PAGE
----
Blogging regularly on topics that matter to you as a real estate agent has helped me build the Hoole brand, and this strategy can help build your real estate brand, too. But be prepared, because quite a bit goes into a successful blog. And it takes time – lots of time.

This is my 100th blog. I’ve now shared 100 pieces of free advice on real estate marketing, providing free tips on how to build your brand, digitally, to foster your online presence, alongside generate inbound leads.

So why on earth do I give away all this free advice?

Blogging has been the linchpin to my success to date because it’s:

  • Built my brand
  • Helped get my name known
  • Generated trust among the real estate community
  • Positioned me as the go to expert on digital and social media marketing

And in two years, I’ve built a successful content marketing business with a team of 18 skilled copywriters, visual designers, social media marketers and web developers, with a strong client base.

“Giving away free advice helps potential clients get to know, like and trust you.”

Make no mistake; it isn’t easy building a business, let alone an online presence, but blogging is fundamental if you want to give yourself an edge over your real estate competitors.

Why did I start to blog?

I admit, I had a bit of a head start, in terms of knowing the success that could be achieved by sharing free advice. I launched the domain.com.au blog back in 2014, and I’ve launched and run other blogs for real estate tech companies since.

Going out on my own, I didn’t have the might of a big brand behind me. And as I’d spent the best part of 20 years working behind the scenes in corporations, I was starting my personal brand from ground zero.

Sharing my knowledge helped establish credibility, but I had to be crystal clear from day one who I was writing for. It has to be the people who matter most to your business and for me that was you lot: real estate agents and property professionals. For you it will be a certain demographic; e.g. Baby Boomers and people at a certain life stage; e.g. upgraders or downsizers and retirees. Or depending on the location or which side of the real estate industry you work it may be property developers or, if you’re a buyer’s agent, home buyers.

And the quickest, most effective way to build your reputation is through blogging, then sharing your advice on social media, through emails, and by advertising your content on Google and Facebook.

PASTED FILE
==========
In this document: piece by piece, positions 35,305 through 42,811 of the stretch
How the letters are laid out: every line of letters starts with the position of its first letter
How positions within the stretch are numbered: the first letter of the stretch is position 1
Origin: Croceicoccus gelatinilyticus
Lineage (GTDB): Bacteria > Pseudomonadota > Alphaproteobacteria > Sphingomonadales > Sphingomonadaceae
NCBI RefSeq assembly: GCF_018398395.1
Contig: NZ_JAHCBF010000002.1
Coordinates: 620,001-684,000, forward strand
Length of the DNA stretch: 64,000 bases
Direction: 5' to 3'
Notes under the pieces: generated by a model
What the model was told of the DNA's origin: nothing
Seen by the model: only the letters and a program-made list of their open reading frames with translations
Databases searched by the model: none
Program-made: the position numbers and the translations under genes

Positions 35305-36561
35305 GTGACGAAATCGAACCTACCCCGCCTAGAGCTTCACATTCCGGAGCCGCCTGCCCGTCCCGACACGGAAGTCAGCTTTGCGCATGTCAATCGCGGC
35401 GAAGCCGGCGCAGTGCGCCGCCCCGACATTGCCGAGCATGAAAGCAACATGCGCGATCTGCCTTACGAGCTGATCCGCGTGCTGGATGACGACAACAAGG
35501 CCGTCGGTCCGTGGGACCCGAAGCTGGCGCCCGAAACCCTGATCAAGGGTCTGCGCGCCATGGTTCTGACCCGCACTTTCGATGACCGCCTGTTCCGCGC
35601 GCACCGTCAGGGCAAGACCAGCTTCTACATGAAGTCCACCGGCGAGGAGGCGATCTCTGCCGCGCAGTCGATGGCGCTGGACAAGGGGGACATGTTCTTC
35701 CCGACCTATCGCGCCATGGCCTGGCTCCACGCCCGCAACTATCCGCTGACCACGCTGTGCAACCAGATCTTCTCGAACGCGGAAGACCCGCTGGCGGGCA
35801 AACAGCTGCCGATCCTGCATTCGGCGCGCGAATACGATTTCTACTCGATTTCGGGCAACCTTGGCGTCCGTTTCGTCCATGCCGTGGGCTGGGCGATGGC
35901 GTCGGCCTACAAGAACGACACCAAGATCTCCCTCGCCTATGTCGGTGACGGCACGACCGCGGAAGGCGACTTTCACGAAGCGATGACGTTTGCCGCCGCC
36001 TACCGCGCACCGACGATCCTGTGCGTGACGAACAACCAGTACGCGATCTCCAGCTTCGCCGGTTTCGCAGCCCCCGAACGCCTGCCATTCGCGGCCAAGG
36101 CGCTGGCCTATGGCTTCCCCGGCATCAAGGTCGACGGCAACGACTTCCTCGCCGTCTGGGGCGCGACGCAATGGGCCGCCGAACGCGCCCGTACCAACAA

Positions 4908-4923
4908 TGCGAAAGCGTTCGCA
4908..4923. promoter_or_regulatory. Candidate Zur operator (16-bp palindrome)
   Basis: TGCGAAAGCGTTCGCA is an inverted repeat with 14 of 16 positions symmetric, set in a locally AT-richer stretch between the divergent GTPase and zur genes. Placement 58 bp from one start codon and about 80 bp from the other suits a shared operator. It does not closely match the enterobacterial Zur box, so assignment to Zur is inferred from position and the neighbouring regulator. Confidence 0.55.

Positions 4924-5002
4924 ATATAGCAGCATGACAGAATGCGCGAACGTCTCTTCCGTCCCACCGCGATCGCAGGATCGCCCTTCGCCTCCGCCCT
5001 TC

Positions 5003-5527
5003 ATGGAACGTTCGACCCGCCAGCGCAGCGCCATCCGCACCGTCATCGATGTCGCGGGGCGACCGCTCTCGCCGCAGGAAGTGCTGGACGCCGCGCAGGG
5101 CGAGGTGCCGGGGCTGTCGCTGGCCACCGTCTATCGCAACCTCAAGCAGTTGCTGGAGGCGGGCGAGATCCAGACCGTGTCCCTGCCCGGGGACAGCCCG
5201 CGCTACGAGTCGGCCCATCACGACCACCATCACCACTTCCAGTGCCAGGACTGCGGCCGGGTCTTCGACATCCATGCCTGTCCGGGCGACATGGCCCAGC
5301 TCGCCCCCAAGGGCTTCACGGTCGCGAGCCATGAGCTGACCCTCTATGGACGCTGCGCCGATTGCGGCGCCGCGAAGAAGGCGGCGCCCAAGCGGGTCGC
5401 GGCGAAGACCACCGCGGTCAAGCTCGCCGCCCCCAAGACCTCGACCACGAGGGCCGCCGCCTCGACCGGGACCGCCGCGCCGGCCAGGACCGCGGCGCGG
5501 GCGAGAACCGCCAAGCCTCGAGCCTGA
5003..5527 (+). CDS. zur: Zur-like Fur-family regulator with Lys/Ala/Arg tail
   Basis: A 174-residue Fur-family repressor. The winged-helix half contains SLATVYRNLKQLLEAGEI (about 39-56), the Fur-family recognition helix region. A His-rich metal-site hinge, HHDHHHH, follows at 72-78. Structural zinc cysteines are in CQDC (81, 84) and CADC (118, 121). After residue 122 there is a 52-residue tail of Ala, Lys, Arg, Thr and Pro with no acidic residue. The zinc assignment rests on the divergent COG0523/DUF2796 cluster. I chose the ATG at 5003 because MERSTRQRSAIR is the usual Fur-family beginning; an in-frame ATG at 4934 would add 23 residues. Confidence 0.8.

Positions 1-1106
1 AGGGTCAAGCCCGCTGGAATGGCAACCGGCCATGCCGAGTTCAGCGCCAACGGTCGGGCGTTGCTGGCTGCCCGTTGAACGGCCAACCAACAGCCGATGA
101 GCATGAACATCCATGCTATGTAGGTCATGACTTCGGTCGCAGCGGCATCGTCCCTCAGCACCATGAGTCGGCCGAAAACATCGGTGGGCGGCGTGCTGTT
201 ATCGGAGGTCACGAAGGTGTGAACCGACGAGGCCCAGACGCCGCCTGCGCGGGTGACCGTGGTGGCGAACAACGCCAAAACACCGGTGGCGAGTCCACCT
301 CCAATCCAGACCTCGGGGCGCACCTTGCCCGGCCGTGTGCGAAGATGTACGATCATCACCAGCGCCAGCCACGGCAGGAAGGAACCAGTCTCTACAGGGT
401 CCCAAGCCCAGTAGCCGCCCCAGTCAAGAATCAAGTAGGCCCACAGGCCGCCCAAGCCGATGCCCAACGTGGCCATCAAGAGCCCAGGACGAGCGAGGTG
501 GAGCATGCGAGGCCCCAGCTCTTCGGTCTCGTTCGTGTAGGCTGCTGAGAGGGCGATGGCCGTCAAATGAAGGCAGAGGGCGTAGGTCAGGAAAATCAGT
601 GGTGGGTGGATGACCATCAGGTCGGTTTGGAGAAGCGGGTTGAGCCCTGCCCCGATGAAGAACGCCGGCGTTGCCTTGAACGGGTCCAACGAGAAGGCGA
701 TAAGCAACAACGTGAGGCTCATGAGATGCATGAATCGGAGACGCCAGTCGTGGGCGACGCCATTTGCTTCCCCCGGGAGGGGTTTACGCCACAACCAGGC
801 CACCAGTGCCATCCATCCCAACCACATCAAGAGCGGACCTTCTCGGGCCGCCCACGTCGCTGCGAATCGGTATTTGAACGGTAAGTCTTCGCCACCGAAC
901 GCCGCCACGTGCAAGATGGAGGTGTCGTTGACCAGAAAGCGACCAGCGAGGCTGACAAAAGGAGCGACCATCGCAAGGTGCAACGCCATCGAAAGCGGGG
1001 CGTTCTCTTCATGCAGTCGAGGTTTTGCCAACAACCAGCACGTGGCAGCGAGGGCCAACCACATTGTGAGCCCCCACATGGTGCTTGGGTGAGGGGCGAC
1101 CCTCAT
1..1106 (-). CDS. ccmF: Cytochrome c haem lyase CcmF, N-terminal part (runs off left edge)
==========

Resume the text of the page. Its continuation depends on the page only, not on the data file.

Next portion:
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Should you blog for your business?

In short – yes. Unless you’re a real estate superstar who’s had loads of good press coverage, or have a regular radio or TV slot, then showcasing your expertise through a blog is imperative.

Blogging helps you:

  • Build your personal brand
  • Build your credibility
  • Position yourself as the real estate expert in your area or region
  • Assist clients and potential vendors by answering the tough questions
  • Show that you understand your market’s life stage and where your ideal clients are in their real estate journey

Don’t expect instant results, though. I’m sure you’ve read the stats about the number of times people visit a website or need to see your name or agency before they make a decision to enlist your services. Real estate is no different.

What’s the key to blogging for real estate?

This is (kind of) an easy one.

You need to provide valuable information to potential real estate sellers and buyers.

It’s your way of thanking people for taking the time to read your blog.

And remember, it would be a poor thank you if all you did was try to sell your business acumen. Blogs are not meant to be sales letters.

So how do you know what to write about, and what’s of interest and value to your ideal audience? You answer the questions your clients ask you (and Google) every day:

  • How can I achieve the highest price for my property?
  • What renovations add value to my property?